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Custom Theme for the Whole Farm

  Asked By: Jeramy    Date: Nov 04    Category: Sharepoint    Views: 1395

I have to create a custom theme that can be applied and maintained across the
whole Farm. When I did create a custom theme and applied it to a site, it did
work fine. But later, if I want to do changes in the Theme, I tried going to the
12 Hive and doing the changes there for the custom theme, but they didn't get
applied to the sites using the Theme. So, Is the Sharepoint maintaining this
Theme in the database after the site starts using this? What could be the best
way for me to maintain a custom theme that can be used and maintained across the
whole farm? The last option for me is to change the default sharepoint theme.

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18 Answers Found

 
Answer #1    Answered By: Chelsey Watts     Answered On: Nov 04

Themes are applied  at the time that you create  or save the site. Subsequent
changes to the theme  are not reflected in your site  unless you reapply the
theme. This is different from site definitions, which are applied each time
you load the page.

 
Answer #2    Answered By: Vinay Thakur     Answered On: Nov 04

custom  Site Definition is NOT applied  each time you load a page. The
Site Definition is only used when you first provision the site. If you
go back and make changes to the ONET.xml it will only affect new sites.
If you referenced a custom master or cascading style sheet in the Site
Definition and make changes to those then the changes will take affect.

 
Answer #3    Answered By: Jonathan Scott     Answered On: Nov 04

What about modifying the default.aspx for the site  definition? Same thing?
Admittedly, I didn't consider other files such as ONET.XML. I was referring
to WSS 2.0, BTW, as I haven't dealt much with MOSS2007. I don't know if that
makes a difference.

 
Answer #4    Answered By: Asia Meyers     Answered On: Nov 04

If the default.aspx file has been modified using sharepoint  Designer
then changing the one in the site  definition will have no effect. If
not, then the changes will take effect.

 
Answer #5    Answered By: Shelley Reese     Answered On: Nov 04

Once your privision the site, it will be created in database, and it will
maintain, its all resouces like, images, css, master page in DB only.

So for your scenario, customize the your master page and css files to match
your custom  theme, and select option  of inheriting parent site theme  while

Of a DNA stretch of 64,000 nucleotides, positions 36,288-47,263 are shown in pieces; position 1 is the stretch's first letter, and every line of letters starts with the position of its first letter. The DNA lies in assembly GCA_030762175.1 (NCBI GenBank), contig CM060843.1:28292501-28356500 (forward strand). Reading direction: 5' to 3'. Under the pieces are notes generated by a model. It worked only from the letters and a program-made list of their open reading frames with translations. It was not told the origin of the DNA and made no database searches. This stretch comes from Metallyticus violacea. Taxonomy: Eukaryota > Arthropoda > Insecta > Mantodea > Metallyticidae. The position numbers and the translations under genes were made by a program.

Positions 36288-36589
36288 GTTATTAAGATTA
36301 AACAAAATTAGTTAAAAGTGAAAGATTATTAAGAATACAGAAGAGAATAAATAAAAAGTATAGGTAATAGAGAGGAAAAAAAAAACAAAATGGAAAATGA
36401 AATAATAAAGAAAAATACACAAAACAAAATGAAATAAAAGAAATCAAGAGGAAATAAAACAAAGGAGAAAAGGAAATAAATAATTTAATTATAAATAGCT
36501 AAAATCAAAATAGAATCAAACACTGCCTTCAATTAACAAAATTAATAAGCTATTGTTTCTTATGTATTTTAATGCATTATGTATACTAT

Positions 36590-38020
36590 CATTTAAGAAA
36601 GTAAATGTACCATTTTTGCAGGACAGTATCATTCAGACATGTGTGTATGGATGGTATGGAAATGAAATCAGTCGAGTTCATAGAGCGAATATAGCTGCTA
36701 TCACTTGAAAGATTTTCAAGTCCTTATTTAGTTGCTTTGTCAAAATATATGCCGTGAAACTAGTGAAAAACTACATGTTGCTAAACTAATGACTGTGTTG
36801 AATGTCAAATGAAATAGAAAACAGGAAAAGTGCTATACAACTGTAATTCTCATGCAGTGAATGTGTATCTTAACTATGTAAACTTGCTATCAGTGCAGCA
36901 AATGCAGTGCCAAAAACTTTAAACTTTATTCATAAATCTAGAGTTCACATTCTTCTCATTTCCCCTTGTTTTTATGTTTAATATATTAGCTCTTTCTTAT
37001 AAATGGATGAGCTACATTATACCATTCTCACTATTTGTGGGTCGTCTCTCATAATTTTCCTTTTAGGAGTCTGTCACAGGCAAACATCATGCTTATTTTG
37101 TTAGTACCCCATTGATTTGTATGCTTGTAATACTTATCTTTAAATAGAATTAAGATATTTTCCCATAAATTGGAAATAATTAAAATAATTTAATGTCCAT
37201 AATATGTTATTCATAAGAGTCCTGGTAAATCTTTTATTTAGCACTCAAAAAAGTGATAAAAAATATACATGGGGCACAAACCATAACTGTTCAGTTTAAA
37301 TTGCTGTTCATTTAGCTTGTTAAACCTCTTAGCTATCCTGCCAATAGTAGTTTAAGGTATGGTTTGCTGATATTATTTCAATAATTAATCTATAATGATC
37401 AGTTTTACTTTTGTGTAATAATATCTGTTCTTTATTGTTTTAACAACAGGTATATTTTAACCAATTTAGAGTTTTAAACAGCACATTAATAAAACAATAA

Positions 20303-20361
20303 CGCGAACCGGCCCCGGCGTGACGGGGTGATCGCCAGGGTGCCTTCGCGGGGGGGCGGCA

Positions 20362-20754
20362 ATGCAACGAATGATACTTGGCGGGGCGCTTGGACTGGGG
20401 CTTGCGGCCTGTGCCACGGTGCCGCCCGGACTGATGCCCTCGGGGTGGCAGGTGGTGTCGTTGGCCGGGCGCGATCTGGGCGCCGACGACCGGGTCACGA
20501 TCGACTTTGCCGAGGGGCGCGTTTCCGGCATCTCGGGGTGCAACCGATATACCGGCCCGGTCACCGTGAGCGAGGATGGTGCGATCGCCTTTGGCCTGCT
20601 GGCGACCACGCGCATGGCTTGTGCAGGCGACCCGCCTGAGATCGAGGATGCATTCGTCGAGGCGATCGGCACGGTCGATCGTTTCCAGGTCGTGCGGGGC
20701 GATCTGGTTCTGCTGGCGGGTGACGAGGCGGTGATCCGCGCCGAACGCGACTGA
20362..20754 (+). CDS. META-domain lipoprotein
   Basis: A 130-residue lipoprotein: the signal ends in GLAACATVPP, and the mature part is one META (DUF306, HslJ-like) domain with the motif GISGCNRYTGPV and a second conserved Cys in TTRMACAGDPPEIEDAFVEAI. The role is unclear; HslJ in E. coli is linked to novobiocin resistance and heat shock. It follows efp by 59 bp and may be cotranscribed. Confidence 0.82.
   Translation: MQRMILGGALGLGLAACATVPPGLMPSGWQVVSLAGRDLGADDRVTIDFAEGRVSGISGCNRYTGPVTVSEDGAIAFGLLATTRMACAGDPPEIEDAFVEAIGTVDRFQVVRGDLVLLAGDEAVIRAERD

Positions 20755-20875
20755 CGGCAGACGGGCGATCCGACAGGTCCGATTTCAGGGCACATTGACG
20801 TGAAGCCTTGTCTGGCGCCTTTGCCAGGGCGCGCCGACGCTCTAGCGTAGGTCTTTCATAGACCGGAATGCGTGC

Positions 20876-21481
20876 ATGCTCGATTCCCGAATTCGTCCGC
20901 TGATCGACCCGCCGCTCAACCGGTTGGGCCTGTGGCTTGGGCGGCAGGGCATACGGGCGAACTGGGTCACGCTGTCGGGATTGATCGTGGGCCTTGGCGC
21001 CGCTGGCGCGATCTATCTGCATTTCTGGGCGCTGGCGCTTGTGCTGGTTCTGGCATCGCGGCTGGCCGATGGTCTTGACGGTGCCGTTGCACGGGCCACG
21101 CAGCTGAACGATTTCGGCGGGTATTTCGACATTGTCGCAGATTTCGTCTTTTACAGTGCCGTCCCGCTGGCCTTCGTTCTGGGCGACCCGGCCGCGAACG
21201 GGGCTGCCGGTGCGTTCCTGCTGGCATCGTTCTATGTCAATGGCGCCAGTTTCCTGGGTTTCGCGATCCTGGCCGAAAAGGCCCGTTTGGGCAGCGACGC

creating sub-sites

 
Answer #6    Answered By: Omar Arnold     Answered On: Nov 04

During provisioning the master page and default.aspx are ghosted to the
DB, not actually copied. They won't be actually copied unless you
change them using SharePoint Designer. Until that happens you can
change the ones in the 12 hive and it will take effect.

 
Answer #7    Answered By: Christen Roberson     Answered On: Nov 04

Can you give me bit more info about inherting the
parent site theme  while creating sub sites? I did not get this option  while
creating the sub sites.

 
Answer #8    Answered By: Faith Delgado     Answered On: Nov 04

I thought the key difference between modifying site  definitions and site
templates were that changes to the site definition WOULD carry across to
existing sites  created using said site definition. Am I wrong here? I could've
sworn that I've read this several times before, but I've never actually gotten
around to enacting this kind of modification yet.

 
Answer #9    Answered By: Alisha Itagi     Answered On: Nov 04

site  Template is just a delta file (think of it as a macro) of the
differences between the original site definition and the current site
when you create  the site template. When you create a site from a site
definition it is provisioned based on the site definition. When you
provision a site from a site template it first creates the site based on
the original site definition and then applies the changes that you made
and recorded in the site template. Making changes to the Site Template
or the Site Definition will not change  the resulting site after it is
created. Making changes to files referenced by the site template or
site definition (like .css files or .master files) will change the
existing site.

I'm not sure where you thought you read differently, but the